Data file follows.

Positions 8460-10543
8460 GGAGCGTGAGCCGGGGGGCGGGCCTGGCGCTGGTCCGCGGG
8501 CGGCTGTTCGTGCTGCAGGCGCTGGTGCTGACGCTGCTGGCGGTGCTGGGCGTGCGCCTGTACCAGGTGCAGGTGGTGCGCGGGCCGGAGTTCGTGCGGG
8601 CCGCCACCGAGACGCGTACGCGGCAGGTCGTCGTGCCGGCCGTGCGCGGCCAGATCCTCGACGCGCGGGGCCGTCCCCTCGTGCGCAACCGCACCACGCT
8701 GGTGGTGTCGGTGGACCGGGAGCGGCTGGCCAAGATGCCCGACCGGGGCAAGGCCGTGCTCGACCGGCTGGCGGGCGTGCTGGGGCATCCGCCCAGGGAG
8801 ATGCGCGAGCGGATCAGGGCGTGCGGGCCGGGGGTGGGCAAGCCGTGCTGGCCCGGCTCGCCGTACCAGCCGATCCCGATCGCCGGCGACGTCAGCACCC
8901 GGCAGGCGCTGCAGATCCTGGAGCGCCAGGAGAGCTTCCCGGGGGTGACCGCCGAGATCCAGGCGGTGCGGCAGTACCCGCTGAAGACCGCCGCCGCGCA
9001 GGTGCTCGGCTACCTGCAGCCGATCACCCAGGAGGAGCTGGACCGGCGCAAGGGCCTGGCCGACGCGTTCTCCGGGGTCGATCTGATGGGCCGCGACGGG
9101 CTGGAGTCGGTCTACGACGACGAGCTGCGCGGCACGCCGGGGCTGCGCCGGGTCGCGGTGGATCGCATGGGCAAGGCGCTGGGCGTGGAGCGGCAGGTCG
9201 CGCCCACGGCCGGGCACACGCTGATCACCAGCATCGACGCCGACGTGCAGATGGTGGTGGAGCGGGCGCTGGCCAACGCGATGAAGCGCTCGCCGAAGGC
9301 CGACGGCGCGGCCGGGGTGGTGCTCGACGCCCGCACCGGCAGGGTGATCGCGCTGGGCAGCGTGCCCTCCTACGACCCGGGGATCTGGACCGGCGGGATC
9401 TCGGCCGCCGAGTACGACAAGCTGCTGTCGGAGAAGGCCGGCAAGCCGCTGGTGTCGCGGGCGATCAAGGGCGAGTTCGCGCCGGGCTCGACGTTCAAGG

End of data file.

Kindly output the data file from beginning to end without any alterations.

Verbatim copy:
Positions 8460-10543
8460 GGAGCGTGAGCCGGGGGGCGGGCCTGGCGCTGGTCCGCGGG
8501 CGGCTGTTCGTGCTGCAGGCGCTGGTGCTGACGCTGCTGGCGGTGCTGGGCGTGCGCCTGTACCAGGTGCAGGTGGTGCGCGGGCCGGAGTTCGTGCGGG
8601 CCGCCACCGAGACGCGTACGCGGCAGGTCGTCGTGCCGGCCGTGCGCGGCCAGATCCTCGACGCGCGGGGCCGTCCCCTCGTGCGCAACCGCACCACGCT
8701 GGTGGTGTCGGTGGACCGGGAGCGGCTGGCCAAGATGCCCGACCGGGGCAAGGCCGTGCTCGACCGGCTGGCGGGCGTGCTGGGGCATCCGCCCAGGGAG
8801 ATGCGCGAGCGGATCAGGGCGTGCGGGCCGGGGGTGGGCAAGCCGTGCTGGCCCGGCTCGCCGTACCAGCCGATCCCGATCGCCGGCGACGTCAGCACCC
8901 GGCAGGCGCTGCAGATCCTGGAGCGCCAGGAGAGCTTCCCGGGGGTGACCGCCGAGATCCAGGCGGTGCGGCAGTACCCGCTGAAGACCGCCGCCGCGCA
9001 GGTGCTCGGCTACCTGCAGCCGATCACCCAGGAGGAGCTGGACCGGCGCAAGGGCCTGGCCGACGCGTTCTCCGGGGTCGATCTGATGGGCCGCGACGGG
9101 CTGGAGTCGGTCTACGACGACGAGCTGCGCGGCACGCCGGGGCTGCGCCGGGTCGCGGTGGATCGCATGGGCAAGGCGCTGGGCGTGGAGCGGCAGGTCG
9201 CGCCCACGGCCGGGCACACGCTGATCACCAGCATCGACGCCGACGTGCAGATGGTGGTGGAGCGGGCGCTGGCCAACGCGATGAAGCGCTCGCCGAAGGC
9301 CGACGGCGCGGCCGGGGTGGTGCTCGACGCCCGCACCGGCAGGGTGATCGCGCTGGGCAGCGTGCCCTCCTACGACCCGGGGATCTGGACCGGCGGGATC
9401 TCGGCCGCCGAGTACGACAAGCTGCTGTCGGAGAAGGCCGGCAAGCCGCTGGTGTCGCGGGCGATCAAGGGCGAGTTCGCGCCGGGCTCGACGTTCAAGG